From Hebrew Scripture, Zechariah 9: 9 “Rejoice greatly, O daughter of Zion! Shout aloud, O daughter of Jerusalem! Lo, your king comes to you; triumphant and victorious is he, humble and riding on an ass, on a colt the foal of an ass…he shall command peace to the nations; his dominion shall be from sea to sea, and from the River to the ends of the earth…(he) will set your captives free.”
Christian Scripture, Matthew 21: “And when they drew near to Jerusalem and came to…the Mount of Olives, then Jesus sent two disciples, saying to them, ‘Go into the village opposite you, and immediately you will find an ass tied, and a colt with her; untie them and bring them to me. If anyone says anything to you, you shall say, ‘The Lord has need of them.’ And he will send them immediately.
This took place to fulfill what was spoken by the prophet, saying, “Tell the daughter of Zion, behold, your king is coming to you humble, and mounted on an ass and on a colt, the foal of an ass.”
“The disciples went and did as Jesus had directed them; they brought the ass and the colt, and put their garments on them, and he sat thereon. Most of the crowd spread their garments on the road, and other cut branches from the trees and spread them on the road. And the crowds that went before him and that followed him shouted! Hossana in the highest! And when he entered Jerusalem all the city was stirred, saying, ‘Who is this? And the crowds said, ‘This is the prophet Jesus from Nazareth of Galilee.”
“And Jesus entered the temple and drove out all who sold and bought in the temple, and he overturned the tables of the money-changers and the seats of those who sold pigeons. He said to them, ‘It is written, ‘My house shall be called a house of prayer, but you have made it a den of thieves.’
“Hoshana” is a Hebrew word meaning please save or save us now. This interpretation “Save, now!” is based on Psalm 118:25: “Save us, O Lord! Blessed be he who enters in the name of the Lord!”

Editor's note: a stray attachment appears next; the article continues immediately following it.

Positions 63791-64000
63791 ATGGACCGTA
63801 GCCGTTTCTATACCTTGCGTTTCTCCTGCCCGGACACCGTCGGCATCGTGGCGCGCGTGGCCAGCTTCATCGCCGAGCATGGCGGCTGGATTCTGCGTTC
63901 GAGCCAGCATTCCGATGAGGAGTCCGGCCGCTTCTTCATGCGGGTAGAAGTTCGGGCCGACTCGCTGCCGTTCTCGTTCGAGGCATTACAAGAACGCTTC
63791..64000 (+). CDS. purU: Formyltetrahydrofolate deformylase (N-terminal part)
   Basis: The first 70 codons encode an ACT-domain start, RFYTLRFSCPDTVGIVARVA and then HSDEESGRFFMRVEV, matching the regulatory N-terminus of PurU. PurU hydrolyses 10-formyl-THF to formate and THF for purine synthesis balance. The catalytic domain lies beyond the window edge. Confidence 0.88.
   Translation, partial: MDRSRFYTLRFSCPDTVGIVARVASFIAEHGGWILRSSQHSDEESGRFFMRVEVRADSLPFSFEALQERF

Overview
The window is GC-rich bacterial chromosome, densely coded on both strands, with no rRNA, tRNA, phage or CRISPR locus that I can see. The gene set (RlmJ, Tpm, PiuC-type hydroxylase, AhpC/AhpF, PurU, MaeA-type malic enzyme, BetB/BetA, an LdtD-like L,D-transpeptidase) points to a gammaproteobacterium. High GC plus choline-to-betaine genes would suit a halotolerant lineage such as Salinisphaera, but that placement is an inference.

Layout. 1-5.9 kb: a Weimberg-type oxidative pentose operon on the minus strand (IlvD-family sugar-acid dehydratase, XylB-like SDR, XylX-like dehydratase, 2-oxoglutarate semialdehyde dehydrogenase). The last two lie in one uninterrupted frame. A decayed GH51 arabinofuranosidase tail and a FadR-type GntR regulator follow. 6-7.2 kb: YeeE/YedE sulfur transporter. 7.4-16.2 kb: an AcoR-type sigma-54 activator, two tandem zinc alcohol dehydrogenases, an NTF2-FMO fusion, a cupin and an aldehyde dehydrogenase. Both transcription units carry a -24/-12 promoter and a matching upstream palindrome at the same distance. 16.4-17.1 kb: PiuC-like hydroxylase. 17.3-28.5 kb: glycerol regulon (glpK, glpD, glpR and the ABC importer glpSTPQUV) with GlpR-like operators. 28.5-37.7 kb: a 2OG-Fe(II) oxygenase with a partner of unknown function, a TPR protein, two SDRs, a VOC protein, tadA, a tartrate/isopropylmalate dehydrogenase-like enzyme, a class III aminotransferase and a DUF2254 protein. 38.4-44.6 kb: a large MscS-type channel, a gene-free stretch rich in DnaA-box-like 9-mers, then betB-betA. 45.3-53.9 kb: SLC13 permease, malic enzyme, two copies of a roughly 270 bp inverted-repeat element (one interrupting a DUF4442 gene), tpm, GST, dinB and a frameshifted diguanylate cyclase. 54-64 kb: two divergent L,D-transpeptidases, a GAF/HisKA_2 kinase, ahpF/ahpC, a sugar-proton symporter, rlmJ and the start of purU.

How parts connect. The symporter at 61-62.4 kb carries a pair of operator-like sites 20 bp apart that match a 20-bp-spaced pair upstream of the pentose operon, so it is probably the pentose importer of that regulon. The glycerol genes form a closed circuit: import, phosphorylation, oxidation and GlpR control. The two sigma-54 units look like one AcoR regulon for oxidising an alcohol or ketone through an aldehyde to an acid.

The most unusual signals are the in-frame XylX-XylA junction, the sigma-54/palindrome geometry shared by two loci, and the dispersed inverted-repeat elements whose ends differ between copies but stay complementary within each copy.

In Christianity “Hosanna” is the cry of praise or adoration shouted in recognition of the Messiahship of Jesus on his entry into Jerusalem, Hosanna! Blessed is the one who comes in the name of the Lord!
The concept of the Messiah literally means ‘anointed one,’ or the one touched by God, chosen by God to be the Savior. The Latin word for messiah is Christos, the Christ.
Believing Christians assert that Jesus is the longed-for messiah, the Christ, the second person of the Holy Trinity, or triune God composed of Father, Son and Holy Spirit, a concept that emerged at the Council of Nicaea in 325 A.D., the fourth century after Jesus’ death.
There is, of course, a wide variety of understandings, about the concept of the messiah, the Christ; and this variety is the source of considerable (and sometimes deadly) differences not only between believing Jews and Christians, but among groups of Christians and among various groups of Jews.
A couple approached me at a recent memorial service and asked about our beliefs, including the question, “How do you Unitarians handle Easter?”
“Very carefully,” I said, smiling, using the old saw about mating porcupines…very carefully!
Then we talked about religious mythology, the poetry of religion, which is intended to convey eternal truths and not temporal truths; the stories are meant to help reveal us to ourselves, not intended to be taken literally.
The word mythology comes from the Greek muthologia, story telling. Each of us has a story; we’re in the midst of it! We gain self-understanding by listening to the stories of others.
I’ve often quoted one of my favorite seminary professors, Harrell Beck, a Methodist minister who said, “When you understand the concept of the messiah you’ll know that it’s the person next to you.”
‘The person next to you’ is the one who shows up when you need him, even if you don’t realize it; but you have to be ready. (“When the student is ready, the teacher arrives.”)